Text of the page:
By October 28, 2009 0 Comments

Ask a Travel Nurse: What is a snowbird state?


A reader recently asked, “What is a snowbird state?”

Everyone knows how birds migrate south for the winter; it is the same for some people. Most of the people with the ability to pick up and move somewhere else for a period of time are retirees. Those who are retired tend to be older and start to have an increased need for medical services. So when those individuals move into an area for a period of time, and do require a medical facility, it puts an added burden on those facilities to deal with the temporary increase in population. These states that see a large influx of people migrating south for the winter are called “snowbird” states.

The two most popular snowbird states are Florida and Arizona. However, a site called lists an additional five states as being popular with snowbirds (California, Nevada, New Mexico, South Carolina, and Texas). During the winter, these states may have more travel nursing assignment listings due to the increase in elderly population. I have worked in both Florida and Arizona and would say that Florida facilities start looking around this time of year and Arizona usually follows a month later (takes a bit more time to work off all of those 100 degree temps during the summer months).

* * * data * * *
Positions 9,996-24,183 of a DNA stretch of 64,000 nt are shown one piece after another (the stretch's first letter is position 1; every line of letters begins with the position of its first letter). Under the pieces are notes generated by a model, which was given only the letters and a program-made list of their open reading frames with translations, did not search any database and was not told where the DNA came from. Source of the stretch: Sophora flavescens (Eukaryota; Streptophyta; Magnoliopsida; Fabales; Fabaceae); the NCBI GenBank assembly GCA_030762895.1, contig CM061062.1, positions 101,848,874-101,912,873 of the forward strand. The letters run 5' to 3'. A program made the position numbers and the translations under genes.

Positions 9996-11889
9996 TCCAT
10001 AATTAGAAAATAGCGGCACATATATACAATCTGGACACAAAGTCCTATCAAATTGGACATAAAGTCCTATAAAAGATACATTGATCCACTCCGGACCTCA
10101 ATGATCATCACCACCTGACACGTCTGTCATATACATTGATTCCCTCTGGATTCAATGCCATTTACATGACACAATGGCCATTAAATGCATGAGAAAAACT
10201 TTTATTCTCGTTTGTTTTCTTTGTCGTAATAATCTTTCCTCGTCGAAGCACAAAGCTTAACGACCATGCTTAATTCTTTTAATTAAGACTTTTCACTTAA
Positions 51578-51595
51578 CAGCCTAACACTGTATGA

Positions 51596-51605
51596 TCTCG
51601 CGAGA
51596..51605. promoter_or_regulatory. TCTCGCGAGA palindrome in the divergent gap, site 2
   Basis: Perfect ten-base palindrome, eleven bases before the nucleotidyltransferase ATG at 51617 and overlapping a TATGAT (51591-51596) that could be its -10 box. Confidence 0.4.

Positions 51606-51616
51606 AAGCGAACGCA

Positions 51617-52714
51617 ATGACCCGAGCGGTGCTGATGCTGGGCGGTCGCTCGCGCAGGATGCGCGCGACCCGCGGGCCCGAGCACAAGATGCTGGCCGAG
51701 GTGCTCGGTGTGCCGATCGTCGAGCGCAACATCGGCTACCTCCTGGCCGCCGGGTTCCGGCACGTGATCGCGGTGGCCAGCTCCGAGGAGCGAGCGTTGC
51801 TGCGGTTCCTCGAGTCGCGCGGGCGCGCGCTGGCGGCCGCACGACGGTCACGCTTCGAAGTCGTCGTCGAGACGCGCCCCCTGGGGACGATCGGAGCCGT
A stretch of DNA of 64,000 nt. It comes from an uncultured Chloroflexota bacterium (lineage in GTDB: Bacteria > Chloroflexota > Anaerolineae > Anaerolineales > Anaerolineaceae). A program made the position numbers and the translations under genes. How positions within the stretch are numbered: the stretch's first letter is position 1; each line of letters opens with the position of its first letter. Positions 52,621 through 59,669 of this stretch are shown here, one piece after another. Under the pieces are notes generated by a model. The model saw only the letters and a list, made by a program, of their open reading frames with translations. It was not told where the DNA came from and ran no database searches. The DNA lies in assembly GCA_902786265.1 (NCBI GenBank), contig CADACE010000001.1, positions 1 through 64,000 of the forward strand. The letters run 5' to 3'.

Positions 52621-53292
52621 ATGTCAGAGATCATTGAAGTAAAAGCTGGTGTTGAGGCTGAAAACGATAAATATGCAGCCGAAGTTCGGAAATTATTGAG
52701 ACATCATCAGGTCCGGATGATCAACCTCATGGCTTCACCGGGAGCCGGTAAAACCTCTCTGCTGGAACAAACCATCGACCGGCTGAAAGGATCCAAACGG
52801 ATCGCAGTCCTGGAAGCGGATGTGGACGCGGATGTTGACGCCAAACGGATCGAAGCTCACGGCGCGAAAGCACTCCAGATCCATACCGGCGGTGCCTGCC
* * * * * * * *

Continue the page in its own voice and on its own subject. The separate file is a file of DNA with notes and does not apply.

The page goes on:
In addition to an increase in travel nursing assignments, some facilities might offer “seasonal” work. It will vary from facility to facility, but I recently heard a South Florida hospital offered a nurse colleague an 18 month contract (work six months, off six months, work six months). This type of assignment works to insure that you have a job at least half of the year. However, not all facilities offer the same type of amenities you might be used to as a traveler (the company finding your housing for you, etc). While “seasonal” work is always an option, I prefer the benefits that are provided by going through a travel agency.

If you are looking for a warmer climate this winter, try looking into one of the aforementioned snowbird states. Be sure to check with your recruiter though because some states have longer licensing times than others (Florida is known for a slow licensing process for first time applicants).

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Posted in: Travel Nursing

About the Author:

Hello everyone. I’m a travel nurse originally from Ohio who graduated in 1993 from Mount Carmel School of Nursing in Columbus. I completed a critical care fellowship at Riverside Methodist Hospital in 1994 and started traveling in that specialty a year later. My first travel assignment was in Maui and since that time I have completed close to 40 different contracts in various states with multiple travel companies. I am the author of Travel Nurse’s Bible (A Guide to Everything on Travel Nursing), in addition to my writings here and in the pages of Travel Nursing publications such as Healthcare Traveler Magazine and American Nurse Today. I am presently on assignment in Phoenix, AZ and travel anywhere from six to eleven months of the year.

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